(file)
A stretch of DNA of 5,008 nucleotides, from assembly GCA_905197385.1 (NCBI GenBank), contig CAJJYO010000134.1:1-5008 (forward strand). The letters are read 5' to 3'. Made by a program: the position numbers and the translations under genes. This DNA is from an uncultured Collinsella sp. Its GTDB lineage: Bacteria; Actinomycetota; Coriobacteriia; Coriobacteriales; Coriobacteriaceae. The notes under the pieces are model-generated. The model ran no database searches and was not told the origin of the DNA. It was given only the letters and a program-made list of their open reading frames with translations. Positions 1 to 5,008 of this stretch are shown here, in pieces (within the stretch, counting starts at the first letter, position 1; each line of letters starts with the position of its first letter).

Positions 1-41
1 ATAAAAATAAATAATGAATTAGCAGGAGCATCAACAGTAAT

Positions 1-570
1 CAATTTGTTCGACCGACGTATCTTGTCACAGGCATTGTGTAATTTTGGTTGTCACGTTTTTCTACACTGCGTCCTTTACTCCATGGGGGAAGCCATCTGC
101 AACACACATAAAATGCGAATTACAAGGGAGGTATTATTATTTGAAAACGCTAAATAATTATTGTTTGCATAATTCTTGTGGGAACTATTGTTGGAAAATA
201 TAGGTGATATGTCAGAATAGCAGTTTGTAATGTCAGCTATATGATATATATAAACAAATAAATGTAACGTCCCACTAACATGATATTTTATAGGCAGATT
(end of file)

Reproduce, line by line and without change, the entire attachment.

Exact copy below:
A stretch of DNA of 5,008 nucleotides, from assembly GCA_905197385.1 (NCBI GenBank), contig CAJJYO010000134.1:1-5008 (forward strand). The letters are read 5' to 3'. Made by a program: the position numbers and the translations under genes. This DNA is from an uncultured Collinsella sp. Its GTDB lineage: Bacteria; Actinomycetota; Coriobacteriia; Coriobacteriales; Coriobacteriaceae. The notes under the pieces are model-generated. The model ran no database searches and was not told the origin of the DNA. It was given only the letters and a program-made list of their open reading frames with translations. Positions 1 to 5,008 of this stretch are shown here, in pieces (within the stretch, counting starts at the first letter, position 1; each line of letters starts with the position of its first letter).

Positions 1-41
1 ATAAAAATAAATAATGAATTAGCAGGAGCATCAACAGTAAT

Positions 1-570
1 CAATTTGTTCGACCGACGTATCTTGTCACAGGCATTGTGTAATTTTGGTTGTCACGTTTTTCTACACTGCGTCCTTTACTCCATGGGGGAAGCCATCTGC
101 AACACACATAAAATGCGAATTACAAGGGAGGTATTATTATTTGAAAACGCTAAATAATTATTGTTTGCATAATTCTTGTGGGAACTATTGTTGGAAAATA
201 TAGGTGATATGTCAGAATAGCAGTTTGTAATGTCAGCTATATGATATATATAAACAAATAAATGTAACGTCCCACTAACATGATATTTTATAGGCAGATT